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Pathways to hysterectomy: insights from longitudinal twin research.

Abstract

OBJECTIVE

We hypothesized that genetic influences act on "liability" to hysterectomy, that secular influences might differentially affect relative importance of genetic and environmental influences, and that the sources of genetic influences could be identified from reported risk factors.

STUDY DESIGN

Hysterectomy data from an Australia-wide volunteer sample of female adult monozygotic and dizygotic twins are reported. In 1980 through 1982 a mailed questionnaire was completed by 1232 monozygotic female twin pairs and 751 dizygotic female twin pairs (3966 women) from the Australian Twin Register (wave 1). The same twins were surveyed by questionnaire 8 years later (wave 2).

RESULTS

A total of 366 had undergone hysterectomy by wave 1 and a further 198 at wave 2. The twin-pair correlations for liability to hysterectomy at wave 1 (0.61 +/- 0.06 for monozygotic and 0.20 +/- 0.11 for dizygotic) and wave 2 (0.65 +/- 0.05 for monozygotic and 0.32 +/- 0.09 for monozygotic) indicated a substantial genetic contribution. Reported risk factors accounted for only 15% of total variance.

CONCLUSION

Genetic influences on liability to hysterectomy were substantial and stable across birth cohorts, but the important sources of genetic influence on liability to hysterectomy are yet to be identified.

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  • Authors+Show Affiliations

    ,

    Queensland Institute of Medical Research, Brisbane, Australia.

    , , ,

    Source

    MeSH

    Adolescent
    Adult
    Aged
    Aged, 80 and over
    Australia
    Female
    Humans
    Hysterectomy
    Menstruation Disturbances
    Middle Aged
    Multivariate Analysis
    Pregnancy
    Surveys and Questionnaires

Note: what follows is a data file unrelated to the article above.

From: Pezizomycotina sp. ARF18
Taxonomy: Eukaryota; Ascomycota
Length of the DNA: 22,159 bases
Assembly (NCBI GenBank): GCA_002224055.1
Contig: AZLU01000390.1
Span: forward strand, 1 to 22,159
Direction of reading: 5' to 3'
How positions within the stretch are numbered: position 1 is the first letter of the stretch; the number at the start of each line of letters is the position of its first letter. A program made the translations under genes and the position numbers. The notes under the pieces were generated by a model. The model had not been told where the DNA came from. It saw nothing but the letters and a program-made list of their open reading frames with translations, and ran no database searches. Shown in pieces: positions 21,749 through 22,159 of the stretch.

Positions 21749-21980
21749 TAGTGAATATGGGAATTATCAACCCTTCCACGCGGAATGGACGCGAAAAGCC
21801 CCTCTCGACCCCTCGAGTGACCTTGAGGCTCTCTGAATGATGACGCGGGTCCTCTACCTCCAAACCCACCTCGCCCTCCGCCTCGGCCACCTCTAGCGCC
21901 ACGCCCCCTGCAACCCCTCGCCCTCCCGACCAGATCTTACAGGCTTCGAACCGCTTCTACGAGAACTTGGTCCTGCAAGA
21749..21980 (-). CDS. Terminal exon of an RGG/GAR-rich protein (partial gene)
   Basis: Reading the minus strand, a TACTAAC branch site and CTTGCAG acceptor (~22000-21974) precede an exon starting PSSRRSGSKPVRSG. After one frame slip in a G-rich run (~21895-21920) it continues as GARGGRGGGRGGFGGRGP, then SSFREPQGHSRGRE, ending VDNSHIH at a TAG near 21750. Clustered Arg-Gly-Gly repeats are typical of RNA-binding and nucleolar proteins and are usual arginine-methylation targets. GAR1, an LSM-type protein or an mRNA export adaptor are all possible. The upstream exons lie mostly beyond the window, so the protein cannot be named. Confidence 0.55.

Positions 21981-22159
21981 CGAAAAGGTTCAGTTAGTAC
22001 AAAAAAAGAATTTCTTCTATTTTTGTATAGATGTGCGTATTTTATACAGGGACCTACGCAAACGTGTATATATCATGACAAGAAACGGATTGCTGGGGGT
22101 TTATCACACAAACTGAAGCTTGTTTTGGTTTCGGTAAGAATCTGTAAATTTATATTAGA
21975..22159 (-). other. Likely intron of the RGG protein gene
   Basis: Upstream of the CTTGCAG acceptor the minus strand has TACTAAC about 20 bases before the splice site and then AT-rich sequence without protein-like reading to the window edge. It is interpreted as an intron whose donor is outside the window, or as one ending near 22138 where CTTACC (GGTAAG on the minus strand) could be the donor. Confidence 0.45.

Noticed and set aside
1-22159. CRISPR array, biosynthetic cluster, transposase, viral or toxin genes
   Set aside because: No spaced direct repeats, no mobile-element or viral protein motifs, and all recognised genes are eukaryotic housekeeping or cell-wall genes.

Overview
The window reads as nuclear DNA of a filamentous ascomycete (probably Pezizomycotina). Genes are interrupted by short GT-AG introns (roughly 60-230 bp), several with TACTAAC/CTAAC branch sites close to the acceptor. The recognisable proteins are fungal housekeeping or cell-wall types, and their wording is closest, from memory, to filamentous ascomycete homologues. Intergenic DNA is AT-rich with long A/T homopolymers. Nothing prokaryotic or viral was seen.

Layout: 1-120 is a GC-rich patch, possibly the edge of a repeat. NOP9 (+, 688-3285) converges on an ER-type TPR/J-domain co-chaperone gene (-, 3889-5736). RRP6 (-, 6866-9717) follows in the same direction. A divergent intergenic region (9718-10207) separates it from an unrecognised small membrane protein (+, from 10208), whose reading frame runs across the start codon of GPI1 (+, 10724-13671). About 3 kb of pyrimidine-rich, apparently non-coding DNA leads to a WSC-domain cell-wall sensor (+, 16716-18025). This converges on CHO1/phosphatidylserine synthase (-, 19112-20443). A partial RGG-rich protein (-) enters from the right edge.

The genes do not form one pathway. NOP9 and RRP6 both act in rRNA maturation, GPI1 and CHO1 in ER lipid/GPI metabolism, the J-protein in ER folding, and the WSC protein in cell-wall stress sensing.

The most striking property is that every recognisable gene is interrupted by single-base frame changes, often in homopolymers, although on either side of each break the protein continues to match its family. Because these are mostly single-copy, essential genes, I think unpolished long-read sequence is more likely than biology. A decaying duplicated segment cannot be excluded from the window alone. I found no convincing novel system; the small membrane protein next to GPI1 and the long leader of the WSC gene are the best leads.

Twins, Dizygotic
    Twins, Monozygotic
    Uterine Diseases

    Pub Type(s)

    Journal Article
    Research Support, Non-U.S. Gov't
    Research Support, U.S. Gov't, P.H.S.

    Language

    eng

    PubMed ID

    1442963

    Citation

    Treloar, S A., et al. "Pathways to Hysterectomy: Insights From Longitudinal Twin Research." American Journal of Obstetrics and Gynecology, vol. 167, no. 1, 1992, pp. 82-8.
    Treloar SA, Martin NG, Dennerstein L, et al. Pathways to hysterectomy: insights from longitudinal twin research. Am J Obstet Gynecol. 1992;167(1):82-8.
    Treloar, S. A., Martin, N. G., Dennerstein, L., Raphael, B., & Heath, A. C. (1992). Pathways to hysterectomy: insights from longitudinal twin research. American Journal of Obstetrics and Gynecology, 167(1), pp. 82-8.
    Treloar SA, et al. Pathways to Hysterectomy: Insights From Longitudinal Twin Research. Am J Obstet Gynecol. 1992;167(1):82-8. PubMed PMID: 1442963.
    * Article titles in AMA citation format should be in sentence-case
    TY - JOUR T1 - Pathways to hysterectomy: insights from longitudinal twin research. AU - Treloar,S A, AU - Martin,N G, AU - Dennerstein,L, AU - Raphael,B, AU - Heath,A C, PY - 1992/7/1/pubmed PY - 1992/7/1/medline PY - 1992/7/1/entrez SP - 82 EP - 8 JF - American journal of obstetrics and gynecology JO - Am. J. Obstet. Gynecol. VL - 167 IS - 1 N2 - OBJECTIVE: We hypothesized that genetic influences act on "liability" to hysterectomy, that secular influences might differentially affect relative importance of genetic and environmental influences, and that the sources of genetic influences could be identified from reported risk factors. STUDY DESIGN: Hysterectomy data from an Australia-wide volunteer sample of female adult monozygotic and dizygotic twins are reported. In 1980 through 1982 a mailed questionnaire was completed by 1232 monozygotic female twin pairs and 751 dizygotic female twin pairs (3966 women) from the Australian Twin Register (wave 1). The same twins were surveyed by questionnaire 8 years later (wave 2). RESULTS: A total of 366 had undergone hysterectomy by wave 1 and a further 198 at wave 2. The twin-pair correlations for liability to hysterectomy at wave 1 (0.61 +/- 0.06 for monozygotic and 0.20 +/- 0.11 for dizygotic) and wave 2 (0.65 +/- 0.05 for monozygotic and 0.32 +/- 0.09 for monozygotic) indicated a substantial genetic contribution. Reported risk factors accounted for only 15% of total variance. CONCLUSION: Genetic influences on liability to hysterectomy were substantial and stable across birth cohorts, but the important sources of genetic influence on liability to hysterectomy are yet to be identified. SN - 0002-9378 UR - https://www.unboundmedicine.com/medline/citation/1442963/full_citation L2 - https://linkinghub.elsevier.com/retrieve/pii/S0002-9378(11)91632-9 DB - PRIME DP - Unbound Medicine ER -